The Newsroom Review: Bullies, Breakdowns and Bacon
At the outset of "Bullies," I was prepared to make a very negative comparison of The Newsroom to Glee, considering each so often focuses on a Topic of the Week over any kind of character development or ongoing arc.
For Glee, it's teen suicide, or texting while driving, or domestic abuse or, well, Britney Spears.
For The Newsroom, it's been real-life topics - Gabrielle Giffords, BP - with a hindsight-based twist that continually hammers home how a true journalist should have handled these stories.
But then Will stopped by therapy, we were treated to the presence of guest star David Krumholtz, Aaron Sorkin relied on one of his most effective story telling techniques and the episode went in a far more interesting direction.
Any long-time fan of Sorkin has seen him play with time in the way he did here, from a beloved season two episode of The West Wing that focused on Josh Lyman and his post-shooting PTSD, to pretty much the entire Social Network. It may therefore not be original, but it's darn well done.
In this case, it helped viewers understand Will McAvoy. If you're going to make a show all about one man - and The Newsroom is ALL about one man - you better give that man plenty of depth.
And Will was lacking in that department for awhile. He was basically depicted as an arrogant ass who may have possessed an admirable world view, but who still came across as nothing more than an arrogant ass. We started to break down that facade in the closing scene of last Sunday's "Amen" and we totally destroyed it on this installment.
We went from what seemed like an hour that would hoist Will up on another pedestal - venting about anonymous Internet comments - to literally sitting the anchor down in a chair and delving into his abusive past. The revelation explained a lot about his personality, even hearkening back to the premiere and giving us an idea of why he went off on that poor student.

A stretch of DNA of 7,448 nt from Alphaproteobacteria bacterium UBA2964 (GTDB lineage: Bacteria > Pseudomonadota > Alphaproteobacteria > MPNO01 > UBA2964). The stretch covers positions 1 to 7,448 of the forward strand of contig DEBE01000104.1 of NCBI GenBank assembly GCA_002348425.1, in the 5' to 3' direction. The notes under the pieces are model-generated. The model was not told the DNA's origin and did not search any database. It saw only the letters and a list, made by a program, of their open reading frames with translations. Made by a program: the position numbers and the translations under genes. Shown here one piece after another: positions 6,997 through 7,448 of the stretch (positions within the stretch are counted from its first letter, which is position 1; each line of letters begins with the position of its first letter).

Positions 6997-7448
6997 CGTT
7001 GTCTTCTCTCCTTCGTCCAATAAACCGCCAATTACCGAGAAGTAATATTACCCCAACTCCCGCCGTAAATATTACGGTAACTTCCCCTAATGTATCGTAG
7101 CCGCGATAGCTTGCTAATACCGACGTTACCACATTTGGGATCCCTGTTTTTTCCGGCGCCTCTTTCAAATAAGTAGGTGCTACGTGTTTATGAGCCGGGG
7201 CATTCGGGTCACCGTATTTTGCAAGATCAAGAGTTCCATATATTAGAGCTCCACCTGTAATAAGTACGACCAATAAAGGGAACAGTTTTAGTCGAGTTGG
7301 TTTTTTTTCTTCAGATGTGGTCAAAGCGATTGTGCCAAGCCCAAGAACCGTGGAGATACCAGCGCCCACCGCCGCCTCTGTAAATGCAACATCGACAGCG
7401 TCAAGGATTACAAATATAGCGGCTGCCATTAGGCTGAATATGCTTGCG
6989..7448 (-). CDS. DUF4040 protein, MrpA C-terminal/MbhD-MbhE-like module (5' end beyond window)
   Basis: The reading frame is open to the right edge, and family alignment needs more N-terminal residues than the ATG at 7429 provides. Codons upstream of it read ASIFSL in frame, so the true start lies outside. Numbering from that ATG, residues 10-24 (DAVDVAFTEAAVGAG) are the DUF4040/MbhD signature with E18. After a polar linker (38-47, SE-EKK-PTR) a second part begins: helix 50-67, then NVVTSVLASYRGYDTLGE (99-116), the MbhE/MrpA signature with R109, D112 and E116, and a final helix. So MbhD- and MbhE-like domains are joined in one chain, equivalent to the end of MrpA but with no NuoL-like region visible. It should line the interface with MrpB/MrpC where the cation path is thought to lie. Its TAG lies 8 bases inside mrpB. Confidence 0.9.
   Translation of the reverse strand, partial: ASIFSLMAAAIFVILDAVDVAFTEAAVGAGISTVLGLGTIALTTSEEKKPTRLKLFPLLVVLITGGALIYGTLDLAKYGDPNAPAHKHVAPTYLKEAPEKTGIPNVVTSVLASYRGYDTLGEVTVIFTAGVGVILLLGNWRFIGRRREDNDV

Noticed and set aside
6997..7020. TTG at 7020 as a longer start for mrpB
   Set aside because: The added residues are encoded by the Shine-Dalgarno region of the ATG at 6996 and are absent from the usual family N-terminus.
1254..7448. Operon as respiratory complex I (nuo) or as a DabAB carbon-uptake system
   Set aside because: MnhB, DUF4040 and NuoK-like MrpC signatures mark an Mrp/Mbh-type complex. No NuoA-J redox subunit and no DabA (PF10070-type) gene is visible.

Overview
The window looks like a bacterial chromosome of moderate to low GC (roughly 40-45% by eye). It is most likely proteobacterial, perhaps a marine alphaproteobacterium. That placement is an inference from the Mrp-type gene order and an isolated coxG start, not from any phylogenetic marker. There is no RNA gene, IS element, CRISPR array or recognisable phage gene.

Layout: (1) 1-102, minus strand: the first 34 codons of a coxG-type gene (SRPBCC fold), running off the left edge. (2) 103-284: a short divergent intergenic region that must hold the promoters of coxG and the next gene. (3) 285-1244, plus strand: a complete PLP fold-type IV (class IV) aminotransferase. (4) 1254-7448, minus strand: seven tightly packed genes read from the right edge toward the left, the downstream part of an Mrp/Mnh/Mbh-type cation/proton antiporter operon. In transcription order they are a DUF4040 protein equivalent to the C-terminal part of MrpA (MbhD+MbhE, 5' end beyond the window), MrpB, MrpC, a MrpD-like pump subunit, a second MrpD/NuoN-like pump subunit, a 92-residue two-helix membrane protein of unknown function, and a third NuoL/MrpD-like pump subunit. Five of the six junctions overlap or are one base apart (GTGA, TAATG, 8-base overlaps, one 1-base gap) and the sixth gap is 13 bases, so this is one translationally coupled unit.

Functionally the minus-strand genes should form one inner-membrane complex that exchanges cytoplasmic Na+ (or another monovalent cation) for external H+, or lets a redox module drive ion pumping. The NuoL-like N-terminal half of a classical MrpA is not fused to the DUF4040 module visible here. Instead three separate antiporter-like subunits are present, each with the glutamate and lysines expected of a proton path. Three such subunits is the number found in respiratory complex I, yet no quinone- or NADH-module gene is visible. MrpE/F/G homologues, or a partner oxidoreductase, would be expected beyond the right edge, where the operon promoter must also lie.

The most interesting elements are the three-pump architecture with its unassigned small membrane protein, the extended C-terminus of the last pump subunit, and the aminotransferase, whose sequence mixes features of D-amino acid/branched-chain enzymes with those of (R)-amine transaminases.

And what a great, tense scene between Will and the Rick Santorum advisor. I wish Sorkin hadn't given Will the last word, and we would have seen his bullying, holier-than-thou side completely turned against him for a change, but at least sufficient time was provided to the gay black man and the mistake many likely make in assuming someone such as that is only defined by those qualities.
Will may think he has every answer about journalism and the country, but he didn't hold a key answer about himself until this therapy session. Or about the side effects of bacon.
Elsewhere, as always, there was plenty wrong with The Newsroom. I have no why the decision was made to turn MacKenzie from an experienced, respected, war torn reporter into a literal walking punchline among her colleagues, but it's non-sensicial and endlessly irritating.
Apparently she often gets gum stuck in her hair. And twists her ankle at the starting like of marathons. And is so scarcely respected around the office that an offer of "wisdom" is met by outright mockery. SHE'S THE EXECUTIVE PRODUCER AND SHE'S BEEN IN A WAR ZONE FOR THE LAST FOUR YEARS. It would be nice if the show reflected those credentials in any way.
Maggie also continues to be nothing more than helpless, supposedly comedic fodder. She doesn't know what LOL means? She mixes up the state of Georgia and the country of Georgia? It's just a waste of a character and an actress, making her nothing more than a cute airhead and love interest for Jim.
And even that relationship really doesn't get any time or care from Sorkin. It's been a year since the incident at Northwestern, Will said. And Don and Maggie were dating for a few months when we first met them. So that means the couple has been together for around a year and a half. Do they live together now? Any talk of marriage? Any reason for viewers to be invested in these two, or Don's concerns over losing Maggie to Jim, aside from the show giving Maggie and Jim blatant moments of flirting and banter every week?
Even Sloan, a female character at least allotted a certain level of intelligence, is really only seen through the eyes of Will. He's responsible for her screw-up, he's the one she turns to when unsure about a decision.
It really is all Will McAvoy all the time on The Newsroom. I'd love to see an episode dedicated to a supporting character at some point. But at least we were treated to one here that focused on the man behind the News Night desk more than the issue about which that man was ranting. It was a welcome change.
What did everyone else think?